I think the key point is that the Scrum Guide defines 3 ROLES and one of those roles will be filled by multiple people with specific skills. The Scrum Guide never actually says that the Product Owner or Scrum Master roles have to be done by separate people. However given the responsibilities of the role, it makes sense to have the roles fulfilled by separate individuals. Same applies with the Development Team role vs the Scrum Master or Product Owner roles.
Team may be a poor choice of words in this case but in reality you should be reading and understanding the responsibilities being stated and not get hung up in the words used to identify the roles.
I see Business Agility and Scrum in particular as a guide. It's not a commandment that I must follow. In fact, I have yet to find a company that has implemented Agile the way it should be. Everybody has their own flavor. So I wouldn't get too worried about the language, and would instead focus on intention.
The intention is to build quality products for happy customers, utilizing small get-er-done teams.
As a Scrum Master, I often remove myself from discussions involving just the Development Team.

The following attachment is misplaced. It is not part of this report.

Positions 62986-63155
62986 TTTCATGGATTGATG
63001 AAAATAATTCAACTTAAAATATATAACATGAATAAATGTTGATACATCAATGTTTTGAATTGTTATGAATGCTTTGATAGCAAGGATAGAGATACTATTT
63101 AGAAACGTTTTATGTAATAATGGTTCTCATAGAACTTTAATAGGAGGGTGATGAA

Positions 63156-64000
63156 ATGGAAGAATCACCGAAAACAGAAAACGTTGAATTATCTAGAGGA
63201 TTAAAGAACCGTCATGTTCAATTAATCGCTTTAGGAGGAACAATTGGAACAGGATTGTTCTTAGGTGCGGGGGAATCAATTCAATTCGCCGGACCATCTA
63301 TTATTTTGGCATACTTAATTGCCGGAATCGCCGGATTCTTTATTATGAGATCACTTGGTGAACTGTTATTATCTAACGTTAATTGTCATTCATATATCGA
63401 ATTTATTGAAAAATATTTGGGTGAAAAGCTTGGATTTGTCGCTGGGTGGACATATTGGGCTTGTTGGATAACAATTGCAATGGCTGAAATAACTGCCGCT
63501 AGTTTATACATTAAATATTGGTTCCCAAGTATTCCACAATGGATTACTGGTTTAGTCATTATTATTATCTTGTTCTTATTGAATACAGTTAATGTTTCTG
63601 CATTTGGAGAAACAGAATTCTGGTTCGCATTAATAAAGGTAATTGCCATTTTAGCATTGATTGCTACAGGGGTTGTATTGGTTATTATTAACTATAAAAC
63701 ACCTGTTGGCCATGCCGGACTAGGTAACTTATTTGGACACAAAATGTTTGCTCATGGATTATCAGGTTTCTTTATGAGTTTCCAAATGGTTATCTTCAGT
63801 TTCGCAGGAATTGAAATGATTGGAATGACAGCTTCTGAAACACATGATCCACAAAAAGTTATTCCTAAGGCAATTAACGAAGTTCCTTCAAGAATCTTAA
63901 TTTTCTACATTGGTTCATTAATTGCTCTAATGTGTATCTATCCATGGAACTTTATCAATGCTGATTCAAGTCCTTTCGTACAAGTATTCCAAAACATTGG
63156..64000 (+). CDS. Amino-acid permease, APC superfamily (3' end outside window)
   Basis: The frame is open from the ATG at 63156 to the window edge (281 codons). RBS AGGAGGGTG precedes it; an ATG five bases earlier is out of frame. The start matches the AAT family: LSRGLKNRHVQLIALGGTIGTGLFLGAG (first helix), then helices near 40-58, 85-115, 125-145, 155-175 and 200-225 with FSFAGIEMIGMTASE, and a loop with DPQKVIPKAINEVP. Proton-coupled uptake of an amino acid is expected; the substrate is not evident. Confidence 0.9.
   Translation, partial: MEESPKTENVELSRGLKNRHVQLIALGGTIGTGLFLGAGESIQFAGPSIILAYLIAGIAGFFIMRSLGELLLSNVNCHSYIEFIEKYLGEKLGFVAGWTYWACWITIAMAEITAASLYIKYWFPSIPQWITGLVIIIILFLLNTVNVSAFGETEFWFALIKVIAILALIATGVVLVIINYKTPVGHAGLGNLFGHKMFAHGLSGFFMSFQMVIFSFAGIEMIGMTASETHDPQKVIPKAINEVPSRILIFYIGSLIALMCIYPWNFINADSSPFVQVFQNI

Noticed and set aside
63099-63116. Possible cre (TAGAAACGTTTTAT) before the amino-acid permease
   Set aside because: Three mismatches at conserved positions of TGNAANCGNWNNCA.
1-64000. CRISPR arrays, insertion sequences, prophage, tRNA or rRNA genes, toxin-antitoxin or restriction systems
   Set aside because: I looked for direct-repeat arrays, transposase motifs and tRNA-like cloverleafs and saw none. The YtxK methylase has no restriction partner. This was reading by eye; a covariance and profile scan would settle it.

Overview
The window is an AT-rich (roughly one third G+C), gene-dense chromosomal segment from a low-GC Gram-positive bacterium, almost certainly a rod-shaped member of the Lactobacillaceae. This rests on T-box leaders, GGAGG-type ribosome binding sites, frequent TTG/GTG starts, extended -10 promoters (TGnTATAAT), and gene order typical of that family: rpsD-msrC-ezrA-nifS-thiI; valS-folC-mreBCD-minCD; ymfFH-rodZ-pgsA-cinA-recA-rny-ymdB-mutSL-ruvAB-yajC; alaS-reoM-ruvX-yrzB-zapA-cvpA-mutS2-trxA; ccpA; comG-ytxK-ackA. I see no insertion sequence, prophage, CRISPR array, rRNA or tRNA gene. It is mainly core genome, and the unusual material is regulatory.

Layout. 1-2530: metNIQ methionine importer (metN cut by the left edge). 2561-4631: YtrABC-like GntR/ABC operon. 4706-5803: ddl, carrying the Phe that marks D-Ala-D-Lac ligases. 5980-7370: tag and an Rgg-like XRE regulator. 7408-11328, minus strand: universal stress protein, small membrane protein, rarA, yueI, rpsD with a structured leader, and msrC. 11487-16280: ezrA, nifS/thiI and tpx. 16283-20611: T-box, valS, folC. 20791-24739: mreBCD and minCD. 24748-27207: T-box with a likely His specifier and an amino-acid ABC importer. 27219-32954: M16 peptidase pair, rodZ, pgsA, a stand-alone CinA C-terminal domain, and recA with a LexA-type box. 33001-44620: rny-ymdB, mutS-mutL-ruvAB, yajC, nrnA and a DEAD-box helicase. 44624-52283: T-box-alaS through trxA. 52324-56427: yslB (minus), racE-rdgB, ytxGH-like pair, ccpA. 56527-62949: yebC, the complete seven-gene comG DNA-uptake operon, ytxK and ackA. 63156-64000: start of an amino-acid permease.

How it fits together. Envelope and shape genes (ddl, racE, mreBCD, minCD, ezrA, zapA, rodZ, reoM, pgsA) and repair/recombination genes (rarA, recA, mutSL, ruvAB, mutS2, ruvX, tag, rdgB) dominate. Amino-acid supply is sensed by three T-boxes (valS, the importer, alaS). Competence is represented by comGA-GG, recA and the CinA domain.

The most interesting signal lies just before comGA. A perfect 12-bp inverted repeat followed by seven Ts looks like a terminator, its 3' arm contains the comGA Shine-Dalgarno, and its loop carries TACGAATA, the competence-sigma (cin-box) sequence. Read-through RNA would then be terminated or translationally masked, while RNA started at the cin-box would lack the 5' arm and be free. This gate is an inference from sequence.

Depending on the context, these can be technical conversations about the way the product is developed, and it can be wasteful (and potentially distracting) for me to be there.
I'm much less likely to step out of a discussion involving developers and the Product Owner, as this is more likely going to be something relevant to the entire Scrum Team.
I have made it clear to all members of the Scrum Team that I will involve myself when I believe it will help, and that I'd like them to involve me in any part of their work if they think it can be beneficial (or they're unsure).
One statement made, “Let’s not include the Scrum Master in this discussion because she is not a developer.” This troubles me because we are no longer a team.
I wonder what this reveals about the Scrum Values; particularly Respect.
This could be very respectful of the Scrum Master's time, and a deliberate choice not to involve her in a discussion which she will not benefit from, and be unable to contribute towards.
Conversely it may show a lack of respect for the Scrum Master's or Scrum Team's need to remain aligned as a team.
Perhaps the Development Team don't feel the Scrum Master respects their role, and so they are passively excluding her.
It could be that it has nothing to do with the Scrum Values, but actually just a misunderstanding about what is expected, and what is effective.
It may be wise to discuss this as a Scrum Team, and see what each team member feels would have been the best decision in that situation.